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lakes is controlled by the difference between the vapor pressure and the partial

pressure. For example, the vapor pressure of water at 20°C is 2.34 kPa. Therefore,
a bucket of water at 20°C left in a room with dry air at 1 atm will continue
evaporating until one of two things happens: the water evaporates
away (there is not enough water to establish phase equilibrium in the room),
or the evaporation stops when the partial pressure of the water vapor in the
room rises to 2.34 kPa at which point phase equilibrium is established.
For phase-change processes between the liquid and vapor phases of a pure
substance, the saturation pressure and the vapor pressure are equivalent
since the vapor is pure. Note that the pressure value would be the same
whether it is measured in the vapor or liquid phase (provided that it is measured
at a location close to the liquid–vapor interface to avoid the hydrostatic
effects). Vapor pressure increases with temperature. Thus, a substance at
higher temperatures boils at higher pressures. For example, water boils at
134°C in a pressure cooker operating at 3 atm absolute pressure, but it boils
at 93°C in an ordinary pan at a 2000-m elevation, where the atmospheric
pressure is 0.8 atm. The saturation (or vapor) pressures are given in Appendices
1 and 2 for various substances. A mini table for water is given in
Table 2–2 for easy reference.
The reason for our interest in vapor pressure is the possibility of the liquid
pressure in liquid-flow systems dropping below the vapor pressure at some
locations, and the resulting unplanned vaporization. For example, water at
10°C will flash into vapor and form bubbles at locations (such as the tip
regions of impellers or suction sides of pumps) where the pressure drops
below 1.23 kPa. The vapor bubbles (called cavitation bubbles since they
form “cavities” in the liquid) collapse as they are swept away from the lowpressure
regions, generating highly destructive, extremely high-pressure waves.
This phenomenon, which is a common cause for drop in performance and
even the erosion of impeller blades, is called cavitation, and it is an important
consideration in the design of hydraulic turbines and pumps (Fig. 2–5).
Cavitation must be avoided (or at least minimized) in flow systems since
it reduces performance, generates annoying vibrations and noise, and causes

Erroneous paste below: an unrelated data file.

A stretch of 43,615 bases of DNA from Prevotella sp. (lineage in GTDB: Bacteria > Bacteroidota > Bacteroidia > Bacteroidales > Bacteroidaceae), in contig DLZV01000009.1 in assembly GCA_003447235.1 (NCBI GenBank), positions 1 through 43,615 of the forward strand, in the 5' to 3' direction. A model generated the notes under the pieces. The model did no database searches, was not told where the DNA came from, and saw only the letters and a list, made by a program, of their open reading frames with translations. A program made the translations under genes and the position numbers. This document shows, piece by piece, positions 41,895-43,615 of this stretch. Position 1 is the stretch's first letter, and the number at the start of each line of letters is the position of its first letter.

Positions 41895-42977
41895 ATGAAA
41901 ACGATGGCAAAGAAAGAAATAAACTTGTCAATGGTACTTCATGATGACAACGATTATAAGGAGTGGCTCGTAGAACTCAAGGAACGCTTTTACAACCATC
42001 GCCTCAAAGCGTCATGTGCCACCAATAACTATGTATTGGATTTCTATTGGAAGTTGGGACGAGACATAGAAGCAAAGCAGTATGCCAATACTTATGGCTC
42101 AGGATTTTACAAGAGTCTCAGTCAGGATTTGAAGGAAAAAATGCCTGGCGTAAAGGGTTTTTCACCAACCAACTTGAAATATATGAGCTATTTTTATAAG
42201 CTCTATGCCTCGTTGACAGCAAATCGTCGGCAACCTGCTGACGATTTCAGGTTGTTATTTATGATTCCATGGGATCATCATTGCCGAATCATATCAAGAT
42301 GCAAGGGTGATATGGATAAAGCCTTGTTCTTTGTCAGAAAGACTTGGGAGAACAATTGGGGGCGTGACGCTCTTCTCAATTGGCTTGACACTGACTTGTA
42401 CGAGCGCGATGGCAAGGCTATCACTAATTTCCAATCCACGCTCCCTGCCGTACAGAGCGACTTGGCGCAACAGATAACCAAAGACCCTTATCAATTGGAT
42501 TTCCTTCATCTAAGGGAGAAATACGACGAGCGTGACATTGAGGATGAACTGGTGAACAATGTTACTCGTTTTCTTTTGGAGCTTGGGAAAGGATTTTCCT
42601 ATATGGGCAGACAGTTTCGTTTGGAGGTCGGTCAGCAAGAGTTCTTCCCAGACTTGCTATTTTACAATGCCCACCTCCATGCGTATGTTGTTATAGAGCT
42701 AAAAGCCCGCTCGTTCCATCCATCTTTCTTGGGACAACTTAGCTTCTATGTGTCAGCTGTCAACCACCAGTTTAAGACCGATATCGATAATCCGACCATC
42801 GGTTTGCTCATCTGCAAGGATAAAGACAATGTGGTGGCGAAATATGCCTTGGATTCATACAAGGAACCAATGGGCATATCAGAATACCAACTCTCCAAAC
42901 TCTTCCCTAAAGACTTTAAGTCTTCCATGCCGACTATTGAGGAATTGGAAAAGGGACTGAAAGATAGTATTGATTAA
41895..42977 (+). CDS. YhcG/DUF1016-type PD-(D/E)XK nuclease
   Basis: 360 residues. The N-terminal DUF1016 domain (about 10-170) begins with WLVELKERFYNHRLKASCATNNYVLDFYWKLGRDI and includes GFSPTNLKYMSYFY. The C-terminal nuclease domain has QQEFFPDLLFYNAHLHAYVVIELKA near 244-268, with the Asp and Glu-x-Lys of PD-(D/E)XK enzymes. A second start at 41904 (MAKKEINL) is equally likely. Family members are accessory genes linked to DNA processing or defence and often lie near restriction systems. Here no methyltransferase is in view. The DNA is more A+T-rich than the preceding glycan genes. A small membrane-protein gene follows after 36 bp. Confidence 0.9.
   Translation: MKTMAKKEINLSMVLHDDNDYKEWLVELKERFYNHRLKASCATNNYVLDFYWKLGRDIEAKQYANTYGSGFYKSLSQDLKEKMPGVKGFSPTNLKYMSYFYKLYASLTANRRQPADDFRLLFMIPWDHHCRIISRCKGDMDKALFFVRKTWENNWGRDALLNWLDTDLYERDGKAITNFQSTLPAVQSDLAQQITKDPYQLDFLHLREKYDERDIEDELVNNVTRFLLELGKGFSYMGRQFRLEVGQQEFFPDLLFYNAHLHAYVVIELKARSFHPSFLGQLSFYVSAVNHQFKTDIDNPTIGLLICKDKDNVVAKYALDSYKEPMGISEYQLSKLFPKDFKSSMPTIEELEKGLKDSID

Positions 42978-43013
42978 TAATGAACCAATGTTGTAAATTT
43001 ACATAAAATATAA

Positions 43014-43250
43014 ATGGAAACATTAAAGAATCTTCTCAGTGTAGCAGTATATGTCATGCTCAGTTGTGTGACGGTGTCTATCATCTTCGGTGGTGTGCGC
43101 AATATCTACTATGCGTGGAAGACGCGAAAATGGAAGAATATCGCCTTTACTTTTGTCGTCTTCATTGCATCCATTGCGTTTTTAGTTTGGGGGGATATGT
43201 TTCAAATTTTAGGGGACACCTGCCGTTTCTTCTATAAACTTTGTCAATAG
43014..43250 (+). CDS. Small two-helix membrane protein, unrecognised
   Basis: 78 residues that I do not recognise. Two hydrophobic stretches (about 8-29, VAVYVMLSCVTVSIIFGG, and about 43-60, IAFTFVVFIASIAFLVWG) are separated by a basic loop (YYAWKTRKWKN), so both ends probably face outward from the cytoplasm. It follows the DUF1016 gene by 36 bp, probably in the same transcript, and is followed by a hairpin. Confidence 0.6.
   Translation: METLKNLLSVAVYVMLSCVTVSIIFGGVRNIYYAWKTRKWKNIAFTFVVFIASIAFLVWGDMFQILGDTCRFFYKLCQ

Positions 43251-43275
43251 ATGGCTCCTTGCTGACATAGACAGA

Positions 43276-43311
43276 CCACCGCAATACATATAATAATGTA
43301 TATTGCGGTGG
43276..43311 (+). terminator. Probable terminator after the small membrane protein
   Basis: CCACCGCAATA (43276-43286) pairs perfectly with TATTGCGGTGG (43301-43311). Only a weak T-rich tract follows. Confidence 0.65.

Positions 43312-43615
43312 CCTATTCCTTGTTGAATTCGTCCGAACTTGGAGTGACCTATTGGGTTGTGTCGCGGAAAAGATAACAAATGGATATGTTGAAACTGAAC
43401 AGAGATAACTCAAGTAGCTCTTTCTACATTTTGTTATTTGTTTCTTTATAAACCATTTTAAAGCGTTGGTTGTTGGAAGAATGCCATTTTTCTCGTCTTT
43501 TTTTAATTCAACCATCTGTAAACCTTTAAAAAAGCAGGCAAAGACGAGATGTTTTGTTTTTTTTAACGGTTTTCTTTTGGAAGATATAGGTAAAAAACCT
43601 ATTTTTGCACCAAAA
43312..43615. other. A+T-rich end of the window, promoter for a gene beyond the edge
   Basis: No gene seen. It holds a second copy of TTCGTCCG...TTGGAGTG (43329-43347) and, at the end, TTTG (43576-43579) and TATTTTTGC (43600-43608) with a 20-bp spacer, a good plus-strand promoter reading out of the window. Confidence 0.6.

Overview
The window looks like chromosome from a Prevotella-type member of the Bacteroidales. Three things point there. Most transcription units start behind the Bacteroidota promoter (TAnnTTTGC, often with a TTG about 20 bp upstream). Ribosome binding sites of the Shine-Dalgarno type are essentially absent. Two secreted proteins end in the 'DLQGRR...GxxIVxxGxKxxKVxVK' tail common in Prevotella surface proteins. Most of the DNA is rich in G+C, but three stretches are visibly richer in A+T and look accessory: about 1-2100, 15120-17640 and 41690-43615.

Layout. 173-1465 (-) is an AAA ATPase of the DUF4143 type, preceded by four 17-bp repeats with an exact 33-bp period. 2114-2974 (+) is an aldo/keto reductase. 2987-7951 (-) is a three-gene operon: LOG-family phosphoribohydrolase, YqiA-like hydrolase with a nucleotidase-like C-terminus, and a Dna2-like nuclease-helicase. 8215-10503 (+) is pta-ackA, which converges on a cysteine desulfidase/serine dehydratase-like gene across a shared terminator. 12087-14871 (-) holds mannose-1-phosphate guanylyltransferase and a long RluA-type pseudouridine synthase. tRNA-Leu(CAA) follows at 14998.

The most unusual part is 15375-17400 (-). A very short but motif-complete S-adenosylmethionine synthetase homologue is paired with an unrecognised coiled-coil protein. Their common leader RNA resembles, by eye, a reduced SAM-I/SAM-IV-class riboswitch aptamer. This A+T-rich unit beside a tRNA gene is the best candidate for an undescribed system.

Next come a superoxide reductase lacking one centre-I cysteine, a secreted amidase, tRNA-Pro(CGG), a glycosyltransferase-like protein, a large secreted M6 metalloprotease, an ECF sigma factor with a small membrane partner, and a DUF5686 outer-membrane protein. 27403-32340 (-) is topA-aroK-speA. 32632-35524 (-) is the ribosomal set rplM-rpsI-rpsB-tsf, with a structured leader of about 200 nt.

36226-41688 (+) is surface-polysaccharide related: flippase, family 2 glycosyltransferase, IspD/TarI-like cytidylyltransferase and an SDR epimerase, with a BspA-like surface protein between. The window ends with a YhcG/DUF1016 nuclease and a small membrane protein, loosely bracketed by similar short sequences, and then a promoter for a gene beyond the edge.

damage to equipment. The pressure spikes resulting from the large number
of bubbles collapsing near a solid surface over a long period of time may
cause erosion, surface pitting, fatigue failure, and the eventual destruction of
the components or machinery. The presence of cavitation in a flow system
can be sensed by its characteristic tumbling sound.
EXAMPLE 2–2 Minimum Pressure to Avoid Cavitation
In a water distribution system, the temperature of water is observed to be as
high as 30°C. Determine the minimum pressure allowed in the system to
avoid cavitation.
SOLUTION The minimum pressure in a water distribution system to avoid
cavitation is to be determined.
Properties The vapor pressure of water at 30°C is 4.25 kPa.
Analysis To avoid cavitation, the pressure anywhere in the flow should not
be allowed to drop below the vapor (or saturation) pressure at the given temperature.
That is,
Pmin " Psat@30%C " 4.25 kPa
40
FLUID MECHANICS
TABLE 2–2
Saturation (or vapor) pressure of
water at various temperatures
Saturation
Temperature Pressure
T, °C Psat, kPa
&10 0.260
&5 0.403
0 0.611
5 0.872
10 1.23
15 1.71
20 2.34
25 3.17
30 4.25
40 7.38
50 12.35
100 101.3 (1 atm)
150 475.8
200 1554
250 3973
300 8581
FIGURE 2–5
Cavitation damage on a 16-mm by
23-mm aluminum sample tested at
60 m/s for 2.5 h. The sample was
located at the cavity collapse region
downstream of a cavity generator
specifically designed to produce high
damage potential.
Photograph by David Stinebring,
ARL/Pennsylvania State University.
Used by permission.